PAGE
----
100th Anniversary of 19th Amendment

(Marc Nozell / Flickr)

On June 4, 1919 congress passed the 19th Amendment which was ratified on Aug. 18, 1920. The 19th Amendment granted American women the right to vote. 

American women were denied many natural rights since the inception of the U.S. For example, women were not allowed to work and were expected to stay home and do house duties.

In 1869 the National Woman’s Suffrage Association was formed. The women’s suffrage movement was not recognized at a national level until July of 1848 when the first women’s rights convention was held at Seneca Falls, New York. 

At this convention, there were over 300 people including many women and few men. Activist and famed abolitionist Fredrick Douglass attended as well. 

The women’s suffrage movement lasted about 75 years on a national level until they were finally recognized as smart enough to be able to vote. This association was also very supportive of the 15th Amendment which granted African Americans the right to vote. 

By March of 1920, 35 states had approved the amendment. Over time other states started to follow. The last state that granted women the right to vote was Mississippi on March 22, 1984.

As women approach the 100th anniversary of the 19th Amendment let’s take a look back on what we have accomplished since then. 

A women’s suffrage headquarters in Cleveland, Ohio. (Library of Congress / Wikimedia Commons)

The women’s suffrage movement propelled gender equality, which ultimately created feminism. It brought women out of the household. Women started to work more and continue their education in hopes of providing for their family one day. Women now make up 58% of college undergraduates.

They made Americans get serious about gender discrimination in the workforce and started protecting women from sexual harassment in the workplace.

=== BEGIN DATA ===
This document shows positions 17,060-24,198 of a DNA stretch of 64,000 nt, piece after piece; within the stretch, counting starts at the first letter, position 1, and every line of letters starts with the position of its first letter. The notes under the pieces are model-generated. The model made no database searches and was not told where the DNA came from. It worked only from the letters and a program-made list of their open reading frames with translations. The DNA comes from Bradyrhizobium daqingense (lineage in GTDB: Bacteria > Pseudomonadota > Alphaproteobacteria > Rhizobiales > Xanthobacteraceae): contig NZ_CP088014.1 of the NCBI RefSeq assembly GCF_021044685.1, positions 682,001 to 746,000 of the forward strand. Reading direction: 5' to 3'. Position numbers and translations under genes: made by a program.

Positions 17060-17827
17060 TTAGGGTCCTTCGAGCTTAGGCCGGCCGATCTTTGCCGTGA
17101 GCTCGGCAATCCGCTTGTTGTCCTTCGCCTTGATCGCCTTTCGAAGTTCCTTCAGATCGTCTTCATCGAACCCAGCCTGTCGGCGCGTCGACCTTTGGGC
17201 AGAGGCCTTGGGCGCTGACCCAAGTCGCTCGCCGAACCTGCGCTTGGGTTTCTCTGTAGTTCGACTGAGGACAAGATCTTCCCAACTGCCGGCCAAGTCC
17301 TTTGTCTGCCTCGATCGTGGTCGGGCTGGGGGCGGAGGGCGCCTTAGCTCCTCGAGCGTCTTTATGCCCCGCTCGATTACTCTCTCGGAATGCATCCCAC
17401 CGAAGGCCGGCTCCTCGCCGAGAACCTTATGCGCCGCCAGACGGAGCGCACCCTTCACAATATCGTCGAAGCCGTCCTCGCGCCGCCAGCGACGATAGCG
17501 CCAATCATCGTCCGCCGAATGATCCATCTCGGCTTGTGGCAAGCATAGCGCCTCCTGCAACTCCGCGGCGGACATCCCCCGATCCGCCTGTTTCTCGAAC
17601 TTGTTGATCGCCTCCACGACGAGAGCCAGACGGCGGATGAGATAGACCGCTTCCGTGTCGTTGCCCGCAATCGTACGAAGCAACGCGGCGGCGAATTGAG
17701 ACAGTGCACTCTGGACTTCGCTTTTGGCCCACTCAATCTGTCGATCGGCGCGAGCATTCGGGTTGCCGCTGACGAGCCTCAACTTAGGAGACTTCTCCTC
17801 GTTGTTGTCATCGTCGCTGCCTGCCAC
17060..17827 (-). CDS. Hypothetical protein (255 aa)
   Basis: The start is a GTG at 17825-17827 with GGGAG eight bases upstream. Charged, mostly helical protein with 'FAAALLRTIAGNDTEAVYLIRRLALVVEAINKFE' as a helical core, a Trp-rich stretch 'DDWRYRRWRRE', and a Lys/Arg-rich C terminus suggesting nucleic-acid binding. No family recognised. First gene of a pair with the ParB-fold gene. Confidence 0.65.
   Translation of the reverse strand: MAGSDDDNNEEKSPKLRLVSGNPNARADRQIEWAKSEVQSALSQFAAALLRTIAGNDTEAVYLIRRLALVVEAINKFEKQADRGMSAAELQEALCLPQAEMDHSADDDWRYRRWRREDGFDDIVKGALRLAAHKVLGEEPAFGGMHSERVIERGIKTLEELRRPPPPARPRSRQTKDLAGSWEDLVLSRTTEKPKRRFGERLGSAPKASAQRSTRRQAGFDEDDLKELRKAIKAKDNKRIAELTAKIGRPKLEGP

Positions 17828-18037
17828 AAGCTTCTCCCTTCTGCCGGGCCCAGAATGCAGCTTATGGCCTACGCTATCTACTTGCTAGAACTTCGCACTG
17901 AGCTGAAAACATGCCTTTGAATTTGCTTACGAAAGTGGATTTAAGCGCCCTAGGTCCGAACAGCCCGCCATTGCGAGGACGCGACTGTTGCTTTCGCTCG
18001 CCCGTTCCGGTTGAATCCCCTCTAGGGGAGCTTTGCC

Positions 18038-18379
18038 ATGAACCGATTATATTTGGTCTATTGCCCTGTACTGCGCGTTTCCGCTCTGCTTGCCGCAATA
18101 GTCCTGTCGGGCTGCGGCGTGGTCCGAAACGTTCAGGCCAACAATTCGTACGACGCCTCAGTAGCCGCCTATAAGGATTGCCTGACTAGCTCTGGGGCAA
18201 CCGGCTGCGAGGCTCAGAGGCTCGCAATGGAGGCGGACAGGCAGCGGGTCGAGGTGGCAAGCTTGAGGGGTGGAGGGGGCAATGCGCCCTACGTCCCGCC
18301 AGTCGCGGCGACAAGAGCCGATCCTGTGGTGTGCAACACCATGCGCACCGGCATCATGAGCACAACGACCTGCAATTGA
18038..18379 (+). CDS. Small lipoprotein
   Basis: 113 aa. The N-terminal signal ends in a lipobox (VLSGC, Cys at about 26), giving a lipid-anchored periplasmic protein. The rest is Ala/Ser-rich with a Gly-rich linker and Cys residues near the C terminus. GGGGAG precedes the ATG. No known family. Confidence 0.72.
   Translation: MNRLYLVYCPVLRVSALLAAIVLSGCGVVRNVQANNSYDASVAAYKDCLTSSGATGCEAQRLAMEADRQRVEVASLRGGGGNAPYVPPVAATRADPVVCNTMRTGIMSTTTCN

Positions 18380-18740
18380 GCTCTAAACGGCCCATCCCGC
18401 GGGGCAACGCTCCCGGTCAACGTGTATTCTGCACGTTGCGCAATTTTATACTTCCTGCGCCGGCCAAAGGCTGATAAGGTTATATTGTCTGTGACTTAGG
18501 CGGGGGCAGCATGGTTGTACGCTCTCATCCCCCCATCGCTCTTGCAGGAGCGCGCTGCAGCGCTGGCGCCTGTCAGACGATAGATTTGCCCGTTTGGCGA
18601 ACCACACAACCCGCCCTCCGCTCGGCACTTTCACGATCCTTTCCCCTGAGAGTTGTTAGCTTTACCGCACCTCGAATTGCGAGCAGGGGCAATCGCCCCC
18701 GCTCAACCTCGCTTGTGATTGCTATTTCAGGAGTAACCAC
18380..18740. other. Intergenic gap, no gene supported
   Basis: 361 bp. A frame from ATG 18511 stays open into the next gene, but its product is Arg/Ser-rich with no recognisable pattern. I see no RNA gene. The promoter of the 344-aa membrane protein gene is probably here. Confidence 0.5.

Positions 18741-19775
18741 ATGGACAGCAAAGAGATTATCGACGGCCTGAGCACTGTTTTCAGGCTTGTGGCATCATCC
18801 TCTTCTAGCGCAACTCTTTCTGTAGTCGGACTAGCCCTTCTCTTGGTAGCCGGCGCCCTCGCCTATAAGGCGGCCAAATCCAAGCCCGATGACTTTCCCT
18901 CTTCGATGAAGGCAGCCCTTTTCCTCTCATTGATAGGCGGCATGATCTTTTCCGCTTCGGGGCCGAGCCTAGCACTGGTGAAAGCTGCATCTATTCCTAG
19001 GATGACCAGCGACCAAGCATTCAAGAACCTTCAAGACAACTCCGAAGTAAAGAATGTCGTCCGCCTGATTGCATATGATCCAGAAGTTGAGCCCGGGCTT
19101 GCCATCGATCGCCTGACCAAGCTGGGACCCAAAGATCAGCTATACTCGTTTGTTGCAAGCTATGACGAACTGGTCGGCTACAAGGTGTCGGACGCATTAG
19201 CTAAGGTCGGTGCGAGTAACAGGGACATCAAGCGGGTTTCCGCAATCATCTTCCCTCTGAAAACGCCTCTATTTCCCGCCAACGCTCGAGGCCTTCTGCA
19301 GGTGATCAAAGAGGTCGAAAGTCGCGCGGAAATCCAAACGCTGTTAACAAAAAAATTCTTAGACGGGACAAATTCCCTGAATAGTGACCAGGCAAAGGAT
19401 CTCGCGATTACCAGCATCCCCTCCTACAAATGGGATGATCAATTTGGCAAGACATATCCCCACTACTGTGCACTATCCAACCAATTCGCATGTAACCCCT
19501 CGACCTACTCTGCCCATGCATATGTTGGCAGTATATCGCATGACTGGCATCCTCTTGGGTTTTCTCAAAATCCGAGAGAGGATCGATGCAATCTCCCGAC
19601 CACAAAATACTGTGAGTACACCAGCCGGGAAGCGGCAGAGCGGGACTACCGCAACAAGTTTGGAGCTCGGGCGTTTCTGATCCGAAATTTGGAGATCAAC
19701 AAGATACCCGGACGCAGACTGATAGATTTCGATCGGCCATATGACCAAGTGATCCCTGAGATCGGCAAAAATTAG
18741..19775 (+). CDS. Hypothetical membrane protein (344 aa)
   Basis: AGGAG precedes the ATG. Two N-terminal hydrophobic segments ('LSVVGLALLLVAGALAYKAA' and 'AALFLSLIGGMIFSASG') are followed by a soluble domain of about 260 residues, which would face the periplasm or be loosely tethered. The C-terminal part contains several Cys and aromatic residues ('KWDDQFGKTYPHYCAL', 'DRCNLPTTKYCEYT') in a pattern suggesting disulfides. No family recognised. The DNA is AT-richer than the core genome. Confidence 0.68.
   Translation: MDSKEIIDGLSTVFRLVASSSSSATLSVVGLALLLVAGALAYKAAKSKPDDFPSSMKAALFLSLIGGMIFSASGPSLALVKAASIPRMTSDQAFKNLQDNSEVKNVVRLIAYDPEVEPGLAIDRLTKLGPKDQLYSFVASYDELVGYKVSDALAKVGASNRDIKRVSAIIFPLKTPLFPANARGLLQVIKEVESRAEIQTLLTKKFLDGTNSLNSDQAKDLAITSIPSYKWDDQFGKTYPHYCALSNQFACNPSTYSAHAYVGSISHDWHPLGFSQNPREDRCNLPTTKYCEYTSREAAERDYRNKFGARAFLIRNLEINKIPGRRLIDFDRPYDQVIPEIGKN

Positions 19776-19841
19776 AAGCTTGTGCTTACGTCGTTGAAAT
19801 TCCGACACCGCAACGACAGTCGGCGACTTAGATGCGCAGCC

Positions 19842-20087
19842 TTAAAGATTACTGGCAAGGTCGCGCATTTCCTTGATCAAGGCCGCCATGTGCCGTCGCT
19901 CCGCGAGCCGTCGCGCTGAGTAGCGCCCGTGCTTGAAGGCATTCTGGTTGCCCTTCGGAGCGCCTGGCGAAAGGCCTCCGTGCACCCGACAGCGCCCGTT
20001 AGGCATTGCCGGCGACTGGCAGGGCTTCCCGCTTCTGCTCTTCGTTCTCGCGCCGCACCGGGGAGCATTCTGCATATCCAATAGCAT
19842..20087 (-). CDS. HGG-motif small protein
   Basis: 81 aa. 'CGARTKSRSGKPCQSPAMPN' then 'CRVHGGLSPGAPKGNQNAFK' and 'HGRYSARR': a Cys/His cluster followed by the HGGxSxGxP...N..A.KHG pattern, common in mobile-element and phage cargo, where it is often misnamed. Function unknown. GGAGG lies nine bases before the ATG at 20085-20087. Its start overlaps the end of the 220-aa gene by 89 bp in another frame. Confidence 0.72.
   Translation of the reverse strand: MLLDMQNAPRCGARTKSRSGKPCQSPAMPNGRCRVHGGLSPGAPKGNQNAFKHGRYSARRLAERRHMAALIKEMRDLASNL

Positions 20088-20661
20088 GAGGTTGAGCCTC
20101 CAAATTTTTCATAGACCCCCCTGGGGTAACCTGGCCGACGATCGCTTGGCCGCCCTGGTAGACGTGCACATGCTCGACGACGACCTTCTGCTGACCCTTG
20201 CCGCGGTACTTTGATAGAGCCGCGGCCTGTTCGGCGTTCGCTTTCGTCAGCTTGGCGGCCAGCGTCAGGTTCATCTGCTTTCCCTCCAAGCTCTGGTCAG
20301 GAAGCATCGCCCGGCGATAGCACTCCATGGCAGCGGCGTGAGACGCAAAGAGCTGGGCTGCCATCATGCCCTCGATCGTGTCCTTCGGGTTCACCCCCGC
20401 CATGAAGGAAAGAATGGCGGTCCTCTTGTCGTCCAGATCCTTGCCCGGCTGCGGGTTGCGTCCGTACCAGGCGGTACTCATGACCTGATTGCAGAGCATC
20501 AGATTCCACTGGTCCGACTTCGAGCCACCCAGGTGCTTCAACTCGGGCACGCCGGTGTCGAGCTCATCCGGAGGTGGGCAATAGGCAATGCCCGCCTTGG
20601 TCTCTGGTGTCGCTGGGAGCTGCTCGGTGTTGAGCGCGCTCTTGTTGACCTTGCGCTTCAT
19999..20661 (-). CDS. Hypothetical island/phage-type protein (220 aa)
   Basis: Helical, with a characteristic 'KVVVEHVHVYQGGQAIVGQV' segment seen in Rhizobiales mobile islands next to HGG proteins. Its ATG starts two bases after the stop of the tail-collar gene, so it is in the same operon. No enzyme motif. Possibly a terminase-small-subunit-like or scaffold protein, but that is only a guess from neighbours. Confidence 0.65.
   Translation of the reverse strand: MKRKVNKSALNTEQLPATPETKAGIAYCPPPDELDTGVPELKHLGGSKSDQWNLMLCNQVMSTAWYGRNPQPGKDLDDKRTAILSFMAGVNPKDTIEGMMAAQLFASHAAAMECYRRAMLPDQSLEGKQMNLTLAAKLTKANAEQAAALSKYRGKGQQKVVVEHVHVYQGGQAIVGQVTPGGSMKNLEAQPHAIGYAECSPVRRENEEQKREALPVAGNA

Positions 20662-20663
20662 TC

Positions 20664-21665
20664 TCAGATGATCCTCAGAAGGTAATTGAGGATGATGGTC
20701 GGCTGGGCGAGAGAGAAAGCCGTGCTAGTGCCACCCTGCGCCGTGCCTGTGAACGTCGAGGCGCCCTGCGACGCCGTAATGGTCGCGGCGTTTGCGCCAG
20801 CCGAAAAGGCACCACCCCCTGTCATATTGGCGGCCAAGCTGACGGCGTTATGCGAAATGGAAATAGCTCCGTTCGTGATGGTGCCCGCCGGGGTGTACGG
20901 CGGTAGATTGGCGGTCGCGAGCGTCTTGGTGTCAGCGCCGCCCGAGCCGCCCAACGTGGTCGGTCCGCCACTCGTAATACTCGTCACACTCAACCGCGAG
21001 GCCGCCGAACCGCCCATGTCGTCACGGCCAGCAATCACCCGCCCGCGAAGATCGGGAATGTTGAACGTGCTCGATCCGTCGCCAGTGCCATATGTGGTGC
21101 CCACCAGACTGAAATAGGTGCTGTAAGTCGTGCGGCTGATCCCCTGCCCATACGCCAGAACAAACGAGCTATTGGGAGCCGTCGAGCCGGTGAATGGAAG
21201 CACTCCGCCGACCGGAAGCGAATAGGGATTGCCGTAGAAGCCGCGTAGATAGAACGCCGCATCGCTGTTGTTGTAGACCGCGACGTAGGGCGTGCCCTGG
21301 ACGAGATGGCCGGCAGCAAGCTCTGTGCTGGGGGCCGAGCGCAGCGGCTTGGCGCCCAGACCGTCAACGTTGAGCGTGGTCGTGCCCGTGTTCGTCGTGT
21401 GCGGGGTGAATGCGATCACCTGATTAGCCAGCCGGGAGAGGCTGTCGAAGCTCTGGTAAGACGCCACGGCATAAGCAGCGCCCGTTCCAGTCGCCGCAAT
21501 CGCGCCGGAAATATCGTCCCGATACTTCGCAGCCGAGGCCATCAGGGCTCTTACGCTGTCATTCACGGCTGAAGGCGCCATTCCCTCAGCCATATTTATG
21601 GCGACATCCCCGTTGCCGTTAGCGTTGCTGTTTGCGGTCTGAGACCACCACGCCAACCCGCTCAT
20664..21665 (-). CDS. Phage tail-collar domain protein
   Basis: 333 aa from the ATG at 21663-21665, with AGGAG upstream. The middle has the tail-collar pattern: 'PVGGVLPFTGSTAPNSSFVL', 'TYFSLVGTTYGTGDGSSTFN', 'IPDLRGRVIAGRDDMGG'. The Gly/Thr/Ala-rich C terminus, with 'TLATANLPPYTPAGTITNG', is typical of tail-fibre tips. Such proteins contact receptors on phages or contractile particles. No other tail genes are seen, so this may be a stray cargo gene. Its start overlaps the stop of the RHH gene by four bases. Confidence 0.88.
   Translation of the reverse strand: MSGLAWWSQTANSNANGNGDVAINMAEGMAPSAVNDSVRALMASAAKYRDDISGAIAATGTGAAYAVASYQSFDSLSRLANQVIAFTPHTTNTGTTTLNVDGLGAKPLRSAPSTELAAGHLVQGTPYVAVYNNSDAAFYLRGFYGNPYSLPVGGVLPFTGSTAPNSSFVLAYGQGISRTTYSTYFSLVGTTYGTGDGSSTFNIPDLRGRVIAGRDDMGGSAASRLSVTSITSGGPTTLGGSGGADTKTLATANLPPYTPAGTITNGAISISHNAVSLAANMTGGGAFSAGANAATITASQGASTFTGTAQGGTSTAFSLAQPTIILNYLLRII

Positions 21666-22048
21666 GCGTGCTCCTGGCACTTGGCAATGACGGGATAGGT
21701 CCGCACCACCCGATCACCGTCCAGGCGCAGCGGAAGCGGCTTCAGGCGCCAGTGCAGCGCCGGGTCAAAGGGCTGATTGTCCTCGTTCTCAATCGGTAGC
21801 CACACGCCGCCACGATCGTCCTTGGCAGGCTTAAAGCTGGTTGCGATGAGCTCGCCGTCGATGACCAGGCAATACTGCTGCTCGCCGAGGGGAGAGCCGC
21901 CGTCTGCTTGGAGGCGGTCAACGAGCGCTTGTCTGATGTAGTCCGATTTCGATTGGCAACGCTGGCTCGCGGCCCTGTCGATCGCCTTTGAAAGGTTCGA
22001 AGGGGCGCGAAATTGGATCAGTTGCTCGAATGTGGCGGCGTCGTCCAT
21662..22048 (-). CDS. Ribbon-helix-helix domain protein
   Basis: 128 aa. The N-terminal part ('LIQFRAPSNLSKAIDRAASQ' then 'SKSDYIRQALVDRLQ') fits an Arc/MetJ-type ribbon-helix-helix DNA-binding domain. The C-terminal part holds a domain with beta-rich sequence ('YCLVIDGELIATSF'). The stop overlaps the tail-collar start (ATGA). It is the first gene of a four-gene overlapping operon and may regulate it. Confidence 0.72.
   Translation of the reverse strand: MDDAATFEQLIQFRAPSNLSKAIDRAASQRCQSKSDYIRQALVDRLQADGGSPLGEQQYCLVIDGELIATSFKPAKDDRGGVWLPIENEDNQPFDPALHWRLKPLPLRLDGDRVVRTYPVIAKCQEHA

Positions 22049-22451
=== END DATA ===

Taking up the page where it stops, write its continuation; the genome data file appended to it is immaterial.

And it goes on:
This ultimately pushed for women to work in fields that are predominantly occupied by men. Some examples of these fields include politics, law, research, medical fields, construction and many others.

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In 2010, Kathryn Bigelow won the Academy Award for Best Director for the film, “The Hurt Locker.” Viola Davis was the first African American woman to win an Emmy for Outstanding Lead Actress in “How To Get Away with Murder” in 2015

Viola Davis’ acceptance speech after winning the Emmy for Outstanding Lead Actress in 2015. (Television Academy / YouTube)

In 2016 America saw the first female presidential nominee of a major party, Hillary Clinton. 

America avoided gender discrimination in sports as well by creating Title IX. This gave women the power of knowing colleges will support their athletics. 

The Women’s National soccer team is still fighting for pay equality after winning four world cup finals. All 28 female players sued the U.S. Soccer Federation for being paid less than the men’s team. 

During their victory parade in New York on July, 10, several members of the U.S. women’s soccer team took to the podium to discuss the fight for equal pay. (Washington Post / YouTube)

Not only did the ratification of the 19th Amendment impact America, but it also shed light in other countries on the treatment of women. 

Global feminism demanded equal rights to end violence against women entirely. Women are still making great strides to receive equality globally. 

The Dayton Metro Library is celebrating the 100 year anniversary of the 19th Amendment. The Main Library on 215 E. Third St. will have two exhibits on display for free. 

The first exhibit is the “Suffragists: And They Persisted!” Art Quilt Show from June 1-July 31. The second exhibit is the “19th Amendment: Towards Equality for All” from June 18-July 31.

Nikki Neumann

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